At today’s National Press Club (NPC) address, Prime Minister Scott Morrison announced a $2.2 billion Research Commercialisation Action Plan, which includes about $2 billion in new money.
The plan is a extention to the existing Modern Manufacturing Strategy.
Morrison said efforts to boost manufacturing and supply chain resilience in the wake of the COVID-19 pandemic need to be linked to world-class research at universities.
The Prime Minister highlighted that 85 per cent of Australia’s research is rated at or above world standard. Yet, it continues to underperform in achieving commercialisation outcomes.
“We need to find and develop a new breed of researcher entrepreneurs here in Australia,” Morrison stressed in the speech.
He went on to say the government is taking its Modern Manufacturing Strategy to the next level “by fusing it with greater investment in our world-class university research capabilities.”
Where will the money go?
At the centre of the plan is a 10-year $1.6 billion competitive program. Australia’s Economic Accelerator program is directed at the “valley of death”. That is where high-risk research is not advanced towards commercialisation.
Mr Morrison said that driving commercialisation is “the key policy challenge concerns the so-called ‘valley of death’ – where early-stage research is frequently not progressed to later stages of development because of the risk and uncertainty about commercial returns.
“We know this is not insurmountable. Other countries have made a better fist of solving this problem, particularly in the United States”
He said the Economic Accelerator fund is “designed to attract projects at proof-of-concept or proof-of-scale level of commercial readiness.
“The fund will allow Australian innovators to access funding opportunities for each stage of their project – provided they can continue to prove project viability and commercial potential.
“Industry involvement and engagement is required at every stage.”
The remaining $600 million in funding will be divided into:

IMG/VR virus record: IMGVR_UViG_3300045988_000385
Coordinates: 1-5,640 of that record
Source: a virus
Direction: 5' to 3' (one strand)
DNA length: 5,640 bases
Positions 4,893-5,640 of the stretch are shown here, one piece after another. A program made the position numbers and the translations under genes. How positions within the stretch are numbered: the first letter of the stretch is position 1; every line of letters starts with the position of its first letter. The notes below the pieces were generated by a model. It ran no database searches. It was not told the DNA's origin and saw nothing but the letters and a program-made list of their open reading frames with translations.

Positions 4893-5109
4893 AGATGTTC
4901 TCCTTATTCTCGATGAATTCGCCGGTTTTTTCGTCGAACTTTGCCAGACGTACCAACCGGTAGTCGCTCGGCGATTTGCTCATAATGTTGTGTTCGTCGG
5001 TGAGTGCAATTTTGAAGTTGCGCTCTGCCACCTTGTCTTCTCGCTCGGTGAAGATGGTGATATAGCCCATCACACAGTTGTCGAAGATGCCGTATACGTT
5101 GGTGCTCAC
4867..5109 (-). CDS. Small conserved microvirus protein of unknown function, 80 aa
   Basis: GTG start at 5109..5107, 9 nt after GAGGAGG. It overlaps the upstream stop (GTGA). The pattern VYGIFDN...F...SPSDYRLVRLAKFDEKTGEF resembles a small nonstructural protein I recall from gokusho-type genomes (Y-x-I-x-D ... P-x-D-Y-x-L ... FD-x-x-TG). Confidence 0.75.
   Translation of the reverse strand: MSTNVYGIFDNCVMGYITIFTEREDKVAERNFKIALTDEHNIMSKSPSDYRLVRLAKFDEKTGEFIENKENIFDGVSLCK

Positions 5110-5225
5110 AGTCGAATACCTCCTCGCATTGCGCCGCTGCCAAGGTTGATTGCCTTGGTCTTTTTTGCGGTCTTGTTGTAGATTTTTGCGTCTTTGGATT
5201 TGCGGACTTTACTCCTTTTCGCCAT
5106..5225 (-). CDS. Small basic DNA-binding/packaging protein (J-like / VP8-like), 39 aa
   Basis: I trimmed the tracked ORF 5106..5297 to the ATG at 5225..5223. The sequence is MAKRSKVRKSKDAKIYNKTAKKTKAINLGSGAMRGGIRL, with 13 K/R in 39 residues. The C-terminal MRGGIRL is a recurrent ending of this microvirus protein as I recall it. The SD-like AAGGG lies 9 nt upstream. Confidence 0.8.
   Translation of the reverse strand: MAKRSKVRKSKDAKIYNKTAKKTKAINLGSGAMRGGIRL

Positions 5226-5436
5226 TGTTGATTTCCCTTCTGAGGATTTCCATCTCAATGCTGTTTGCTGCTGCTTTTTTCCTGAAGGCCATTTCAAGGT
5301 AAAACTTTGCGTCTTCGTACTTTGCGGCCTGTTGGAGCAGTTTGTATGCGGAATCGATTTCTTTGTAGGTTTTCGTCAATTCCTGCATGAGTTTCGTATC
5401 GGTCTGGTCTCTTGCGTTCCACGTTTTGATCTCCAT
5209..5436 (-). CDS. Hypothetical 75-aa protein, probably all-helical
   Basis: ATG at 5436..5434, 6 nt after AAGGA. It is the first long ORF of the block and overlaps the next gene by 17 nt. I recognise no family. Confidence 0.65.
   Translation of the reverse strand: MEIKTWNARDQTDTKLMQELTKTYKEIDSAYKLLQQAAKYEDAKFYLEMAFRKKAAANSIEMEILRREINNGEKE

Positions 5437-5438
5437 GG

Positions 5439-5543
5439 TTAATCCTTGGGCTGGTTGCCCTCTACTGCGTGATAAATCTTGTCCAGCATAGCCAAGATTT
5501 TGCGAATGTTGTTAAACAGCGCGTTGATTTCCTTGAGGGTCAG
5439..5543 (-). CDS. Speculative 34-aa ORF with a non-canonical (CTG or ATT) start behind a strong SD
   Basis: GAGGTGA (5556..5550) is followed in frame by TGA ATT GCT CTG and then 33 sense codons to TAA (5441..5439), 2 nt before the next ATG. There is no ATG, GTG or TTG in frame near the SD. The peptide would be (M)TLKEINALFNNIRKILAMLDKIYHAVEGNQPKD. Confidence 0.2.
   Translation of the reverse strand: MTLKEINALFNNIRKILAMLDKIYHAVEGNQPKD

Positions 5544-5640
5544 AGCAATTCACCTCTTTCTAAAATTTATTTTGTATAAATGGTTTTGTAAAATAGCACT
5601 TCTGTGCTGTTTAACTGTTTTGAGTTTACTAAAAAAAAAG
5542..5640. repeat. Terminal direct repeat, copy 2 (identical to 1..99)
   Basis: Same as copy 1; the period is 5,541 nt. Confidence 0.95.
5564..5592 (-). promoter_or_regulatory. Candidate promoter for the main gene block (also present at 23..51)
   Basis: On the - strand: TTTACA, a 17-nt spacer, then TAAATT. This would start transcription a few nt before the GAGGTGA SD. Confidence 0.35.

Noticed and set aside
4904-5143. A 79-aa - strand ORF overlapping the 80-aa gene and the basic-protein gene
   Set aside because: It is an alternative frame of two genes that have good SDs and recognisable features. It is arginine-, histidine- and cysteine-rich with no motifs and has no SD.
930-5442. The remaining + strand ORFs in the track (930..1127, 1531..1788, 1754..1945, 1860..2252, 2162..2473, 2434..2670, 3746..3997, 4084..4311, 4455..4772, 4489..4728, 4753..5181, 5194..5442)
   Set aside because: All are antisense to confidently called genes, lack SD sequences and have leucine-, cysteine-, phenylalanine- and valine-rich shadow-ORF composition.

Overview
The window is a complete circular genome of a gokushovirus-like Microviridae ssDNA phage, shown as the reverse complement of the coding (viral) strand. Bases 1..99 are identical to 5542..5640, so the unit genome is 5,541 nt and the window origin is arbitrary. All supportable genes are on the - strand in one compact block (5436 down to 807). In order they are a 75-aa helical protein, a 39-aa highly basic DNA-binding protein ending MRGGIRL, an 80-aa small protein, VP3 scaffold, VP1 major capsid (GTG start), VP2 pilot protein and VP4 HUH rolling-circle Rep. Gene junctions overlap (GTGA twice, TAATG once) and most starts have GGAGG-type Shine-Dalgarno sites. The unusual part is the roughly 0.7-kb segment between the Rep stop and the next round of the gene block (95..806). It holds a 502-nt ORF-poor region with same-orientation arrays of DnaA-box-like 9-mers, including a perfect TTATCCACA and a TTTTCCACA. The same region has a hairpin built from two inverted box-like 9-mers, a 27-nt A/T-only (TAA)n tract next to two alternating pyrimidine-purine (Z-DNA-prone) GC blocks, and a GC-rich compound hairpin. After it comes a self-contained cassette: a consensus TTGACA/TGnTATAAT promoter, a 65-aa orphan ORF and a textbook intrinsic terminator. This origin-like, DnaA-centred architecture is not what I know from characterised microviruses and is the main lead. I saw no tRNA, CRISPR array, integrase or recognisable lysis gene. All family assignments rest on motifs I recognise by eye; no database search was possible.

- $150 million to expand CSIRO’s Main Sequence Ventures program, to assist start-ups and promote commercial opportunities for research.
- $296 million for 1800 industry-focused PhDs and 800 fellowships, funded over ten years.
- the previously announced $247 million Trailblazer Universities programme for selected institutions to work with industry on national manufacturing priorities.
The initiative comes against a backdrop of worsening polls months before an election, due in May or earlier.
On Monday, the Australian newspaper Newspolls showed satisfaction with Morrison’s performance dropped five points to 39% in January. The government now trails Labor 44-56 per cent.
Approval ratings are now at their lowest since March 2020, amid criticism of his government’s handling of the Omicron outbreak.
The Prime Minister faces a massive test of his resilience as he seeks re-election.
It’s traditional for both major party leaders to front the NPC at the start of the year. Anthony Albanese delivered his address last week.
In his speech, Mr Morrison reflected on lessons learned from storms, floods and the Omicron coronavirus wave that disrupted Australians’ summer.
In the mid-year budget, the government set aside multi-billions for unannounced targeted spending. This money is expected to be a significant part of the government’s election strategy.
Morrison emphasised in his speech that today’s spending announcement “is not an election promise,” that, “these are funded programmes already in the budget, incorporated into the mid-year budget update”.